Dr. Jeffrey Hall
Director, Lowell Observatory
Tuesday, September 22 | 9:30 am MDT
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From LEDs to Satellites: Ground-based and Space-based Challenges to Dark Skies
Significant changes to the character of the night sky have occurred with the advent of widespread use of LED technology for outdoor lighting worldwide, as well as with the development of so-called “megaconstellations” of satellites intended to provide worldwide broadband internet connectivity from low Earth orbit. In this talk, I will review the principal impacts of LEDs and satellites on the sky for both visual observing and remote sensing, as well as the work underway to mitigate the rapidly growing ground-based and space-based impacts.
Jeffrey Hall is Director of Lowell Observatory. He has a B.A. in physics from Johns Hopkins and a Ph.D. in astronomy and astrophysics from Penn State. He joined the staff at Lowell in 1992 as a postdoctoral research fellow, specializing in optical spectroscopy and variations of the Sun and Sun-like stars. His principal avocation is music; he is the substitute organist at Epiphany Episcopal Church in Flagstaff and former President of the Board of Directors of the Flagstaff Symphony Orchestra. He is presently the Chair of the American Astronomical Society’s standing committee on light pollution, radio interference, and space debris.
Dr. Martin G. Mlynczak
Senior Research Scientist, Climate Science Branch, NASA Langley Research Center
Tuesday, September 22 | 1:00 pm MDT
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Atmospheric Change High and Low: Measurement Imperatives for the Future
Earth’s atmosphere is undergoing change from its surface to the edge of space. These changes have significant social and technical consequences. Largely driven by the continual buildup of carbon dioxide throughout the atmosphere, Earth’s troposphere is warming while the upper layers (the stratosphere to the thermosphere) are cooling. These long-predicted results are consistent with the basic physics of atmospheric radiative transfer and the continued, significant accumulation of multiple infrared-active gases. Understanding the extent and ultimate magnitude of long-term changes is critical to the future of our society. Tropospheric warming is forecast to have significant social and economic impacts. Although it gets less attention, the cooling of the upper atmosphere also has consequences, largely in the area of future space operations. This talk will discuss the physics of atmospheric change and will provide supporting observational data. The fundamental scientific need is the ability to predict the future atmospheric state with high accuracy in order to confidently inform societal decisions on the mitigation and adaptation to these changes and on the potential reduction of infrared-active gases in the atmosphere. The key to meeting this need will be long-term, accurately calibrated and continuous observations to validate the complex Earth system models used to predict future climate.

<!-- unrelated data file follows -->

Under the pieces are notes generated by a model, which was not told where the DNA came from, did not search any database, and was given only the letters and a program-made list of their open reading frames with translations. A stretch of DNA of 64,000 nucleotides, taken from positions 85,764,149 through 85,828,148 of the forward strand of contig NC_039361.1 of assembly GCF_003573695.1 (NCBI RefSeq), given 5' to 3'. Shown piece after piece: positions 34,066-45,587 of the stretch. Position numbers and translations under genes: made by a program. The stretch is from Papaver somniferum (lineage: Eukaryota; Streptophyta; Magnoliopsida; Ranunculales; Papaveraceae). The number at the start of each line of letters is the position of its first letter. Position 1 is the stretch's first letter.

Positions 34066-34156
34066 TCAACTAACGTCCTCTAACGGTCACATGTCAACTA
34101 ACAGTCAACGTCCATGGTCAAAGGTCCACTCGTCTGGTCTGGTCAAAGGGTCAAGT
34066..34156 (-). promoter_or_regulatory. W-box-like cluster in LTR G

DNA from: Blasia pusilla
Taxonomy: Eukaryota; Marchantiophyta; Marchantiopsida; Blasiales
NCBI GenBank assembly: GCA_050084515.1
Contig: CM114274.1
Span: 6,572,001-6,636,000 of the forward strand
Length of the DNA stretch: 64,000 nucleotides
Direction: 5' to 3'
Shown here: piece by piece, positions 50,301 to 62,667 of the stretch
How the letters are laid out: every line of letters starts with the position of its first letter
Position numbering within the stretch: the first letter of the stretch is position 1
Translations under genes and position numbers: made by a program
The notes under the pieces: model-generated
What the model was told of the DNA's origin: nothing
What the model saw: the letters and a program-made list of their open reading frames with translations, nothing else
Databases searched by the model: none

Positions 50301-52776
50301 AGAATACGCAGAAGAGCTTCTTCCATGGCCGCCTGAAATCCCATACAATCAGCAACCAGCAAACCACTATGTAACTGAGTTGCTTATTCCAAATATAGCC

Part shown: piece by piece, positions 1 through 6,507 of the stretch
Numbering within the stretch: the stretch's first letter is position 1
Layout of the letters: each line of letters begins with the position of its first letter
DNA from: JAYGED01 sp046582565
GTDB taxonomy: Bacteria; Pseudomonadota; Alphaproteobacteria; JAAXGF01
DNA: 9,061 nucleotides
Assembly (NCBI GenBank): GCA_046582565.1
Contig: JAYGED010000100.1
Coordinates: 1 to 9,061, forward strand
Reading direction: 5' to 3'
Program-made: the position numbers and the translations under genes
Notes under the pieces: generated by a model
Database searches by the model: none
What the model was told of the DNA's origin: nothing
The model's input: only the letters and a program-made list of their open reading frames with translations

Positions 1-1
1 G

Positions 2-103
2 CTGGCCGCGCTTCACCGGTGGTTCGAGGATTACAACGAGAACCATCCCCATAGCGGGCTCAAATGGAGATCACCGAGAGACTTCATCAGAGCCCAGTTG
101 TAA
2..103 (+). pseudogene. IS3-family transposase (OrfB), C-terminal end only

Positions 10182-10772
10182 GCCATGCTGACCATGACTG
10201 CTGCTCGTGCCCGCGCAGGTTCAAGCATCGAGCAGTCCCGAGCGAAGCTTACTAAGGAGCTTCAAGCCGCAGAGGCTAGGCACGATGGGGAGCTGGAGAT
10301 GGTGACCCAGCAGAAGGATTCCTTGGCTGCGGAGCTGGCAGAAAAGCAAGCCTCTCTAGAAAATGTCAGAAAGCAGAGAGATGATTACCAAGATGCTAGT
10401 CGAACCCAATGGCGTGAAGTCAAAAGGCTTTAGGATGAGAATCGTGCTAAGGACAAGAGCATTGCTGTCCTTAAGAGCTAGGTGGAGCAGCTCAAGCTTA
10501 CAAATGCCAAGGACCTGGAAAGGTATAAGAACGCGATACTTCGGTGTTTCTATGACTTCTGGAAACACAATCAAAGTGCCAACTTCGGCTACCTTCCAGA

Dr. Mlynczak is a Senior Research Scientist in the Climate Science Branch at NASA Langley Research Center in Hampton, VA. For the past 30 years he has studied the climate and energy balance of the Earth’s whole atmosphere. He has been a team member or investigator on nearly every major satellite project addressing climate including the NASA Earth Science CERES and AIRS instruments, the Upper Atmosphere Research Satellite (UARS), and the international Geostationary Earth Radiation Budget (GERB) instrument, and the future CLARREO mission. He is currently the Associate Principal Investigator of the SABER instrument on the NASA TIMED mission exploring the mesosphere and thermosphere.
He has also led multiple technology development projects for climate sensing including the FIRST, INFLAME, CORSAIR, FORGE, FIREBIB, and FIDTAP projects. He is also an Affiliate Scientist at the National Center for Atmospheric Research. Dr. Mlynczak has received the NASA Medal for Exceptional Scientific Achievement (2003), and the NASA Exceptional Service Medal (2009). In 2012, he was awarded the NASA Distinguished Service Medal, the highest honor NASA bestows, for his work in the atmospheric and climate sciences. His has published nearly 240 peer-reviewed journal articles and delivered nearly 100 invited talks, tutorials, or keynote lectures at national and international science symposia. Dr. Mlynczak received the Ph.D. degree from the University of Michigan in 1989; the M. S. degree from the University of Wisconsin in 1984; and the B. S. degree in physics from the University of Missouri-St. Louis in 1981.